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Before You Fix Up Every Single Part of Your Home, Read This

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Japanese cultural experiences—such as ikebana, tea ceremonies, Zen gardens, and Japanese pottery—always remind me that a non-decorative space can also have a meaningful design. I love a rustic look myself, and also take time to think about something called "wabi-sabi" aesthetics. Here's what I mean:

Photo by Mika Horie

The image to the left is a completely broken, old sliding door in my photo and paper-making studio. I have worked here for four years, and I never thought to repair it or get a new one. In the Japanese tradition of wabi-sabi, in fact, it isn't just an old door—it represents the passage of time. By replacing it, I could never re-create the all-natural, elemental sculpture of its shape.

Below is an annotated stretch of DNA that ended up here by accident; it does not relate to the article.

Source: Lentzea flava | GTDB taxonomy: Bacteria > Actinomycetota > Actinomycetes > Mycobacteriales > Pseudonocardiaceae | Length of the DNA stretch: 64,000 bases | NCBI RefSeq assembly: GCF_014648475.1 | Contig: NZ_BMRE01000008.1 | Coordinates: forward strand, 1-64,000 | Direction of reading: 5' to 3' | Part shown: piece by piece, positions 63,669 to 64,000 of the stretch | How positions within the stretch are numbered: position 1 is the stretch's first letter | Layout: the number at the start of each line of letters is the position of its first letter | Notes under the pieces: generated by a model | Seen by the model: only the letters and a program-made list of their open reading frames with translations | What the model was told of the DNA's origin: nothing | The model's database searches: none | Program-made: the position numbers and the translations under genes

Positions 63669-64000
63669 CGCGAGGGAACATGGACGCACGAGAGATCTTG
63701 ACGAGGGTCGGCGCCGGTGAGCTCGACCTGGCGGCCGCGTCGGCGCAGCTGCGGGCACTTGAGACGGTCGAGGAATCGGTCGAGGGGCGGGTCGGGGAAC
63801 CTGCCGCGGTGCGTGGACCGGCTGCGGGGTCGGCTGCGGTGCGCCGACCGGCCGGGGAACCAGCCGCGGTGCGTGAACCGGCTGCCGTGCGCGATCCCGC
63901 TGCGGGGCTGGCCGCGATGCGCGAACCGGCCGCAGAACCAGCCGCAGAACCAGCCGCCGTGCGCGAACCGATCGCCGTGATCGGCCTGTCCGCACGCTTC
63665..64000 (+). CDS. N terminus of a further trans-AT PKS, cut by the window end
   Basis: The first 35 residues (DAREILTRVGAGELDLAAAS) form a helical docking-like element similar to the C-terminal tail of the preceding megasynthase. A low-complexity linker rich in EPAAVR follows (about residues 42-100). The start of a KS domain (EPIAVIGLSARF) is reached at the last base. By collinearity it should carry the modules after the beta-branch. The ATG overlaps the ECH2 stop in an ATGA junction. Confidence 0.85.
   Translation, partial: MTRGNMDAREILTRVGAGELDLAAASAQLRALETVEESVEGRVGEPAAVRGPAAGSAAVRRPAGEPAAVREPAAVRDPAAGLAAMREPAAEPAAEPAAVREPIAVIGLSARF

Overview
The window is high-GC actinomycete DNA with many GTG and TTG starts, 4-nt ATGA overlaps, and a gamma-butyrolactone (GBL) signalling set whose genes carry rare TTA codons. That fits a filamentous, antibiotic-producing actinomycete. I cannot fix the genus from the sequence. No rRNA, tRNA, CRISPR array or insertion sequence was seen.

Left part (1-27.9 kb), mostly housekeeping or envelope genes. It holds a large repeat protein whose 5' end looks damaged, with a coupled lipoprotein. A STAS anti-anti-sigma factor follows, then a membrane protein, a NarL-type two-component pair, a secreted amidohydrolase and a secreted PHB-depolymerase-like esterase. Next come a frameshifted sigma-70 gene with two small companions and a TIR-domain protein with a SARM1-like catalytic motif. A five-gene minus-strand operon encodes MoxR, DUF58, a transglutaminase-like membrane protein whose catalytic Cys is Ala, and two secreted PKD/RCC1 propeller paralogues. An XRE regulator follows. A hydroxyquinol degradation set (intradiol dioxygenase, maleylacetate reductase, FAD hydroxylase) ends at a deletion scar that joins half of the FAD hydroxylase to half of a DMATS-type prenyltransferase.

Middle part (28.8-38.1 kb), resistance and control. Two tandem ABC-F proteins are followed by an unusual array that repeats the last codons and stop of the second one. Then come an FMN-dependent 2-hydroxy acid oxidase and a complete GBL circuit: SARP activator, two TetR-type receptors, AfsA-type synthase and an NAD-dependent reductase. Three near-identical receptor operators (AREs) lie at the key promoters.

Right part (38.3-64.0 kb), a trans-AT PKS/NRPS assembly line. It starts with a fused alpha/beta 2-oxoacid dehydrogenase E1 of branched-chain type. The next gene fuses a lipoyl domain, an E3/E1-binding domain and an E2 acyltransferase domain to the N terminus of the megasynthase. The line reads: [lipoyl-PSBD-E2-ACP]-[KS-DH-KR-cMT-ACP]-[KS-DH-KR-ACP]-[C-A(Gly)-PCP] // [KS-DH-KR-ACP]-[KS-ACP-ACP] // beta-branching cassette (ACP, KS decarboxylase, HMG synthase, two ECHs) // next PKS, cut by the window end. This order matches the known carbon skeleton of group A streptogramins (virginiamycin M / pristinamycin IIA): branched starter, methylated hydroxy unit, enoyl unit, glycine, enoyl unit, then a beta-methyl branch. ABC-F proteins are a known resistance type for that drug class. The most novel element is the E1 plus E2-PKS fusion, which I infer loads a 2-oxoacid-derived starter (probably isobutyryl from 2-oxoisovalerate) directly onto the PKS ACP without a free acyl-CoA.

Some of my friends ask me, "When are you going to fix it?" and I just answer, "I am not going to do it." As long as I work as an artist, I will be capturing and representing Japanese aesthetics in my artworks. Before this space, I worked in modern buildings with no vintage aspects to their design. But now, I get to enjoy seeing this door everyday; it's about finding the beauty in imperfection and experiencing an awareness of the transience of things.

In Japanese, "wabi" connotes rustic simplicity, freshness, quietness, and natural and human-made objects; "sabi" stands for the beauty or serenity that comes with age, when the life of the object and its impermanence are evidenced in its patina and wear. I believe that wabi-sabi is one of the most unique ways to experience aesthetic pleasure in our daily lives, and probably the most characteristic principle of Japanese art.

Mika Horie is a photographer and visual artist based in Kyoto and Ishikawa. She specializes in photo printing on washi paper that she makes herself, using traditional methods.

Tags: wabi-sabi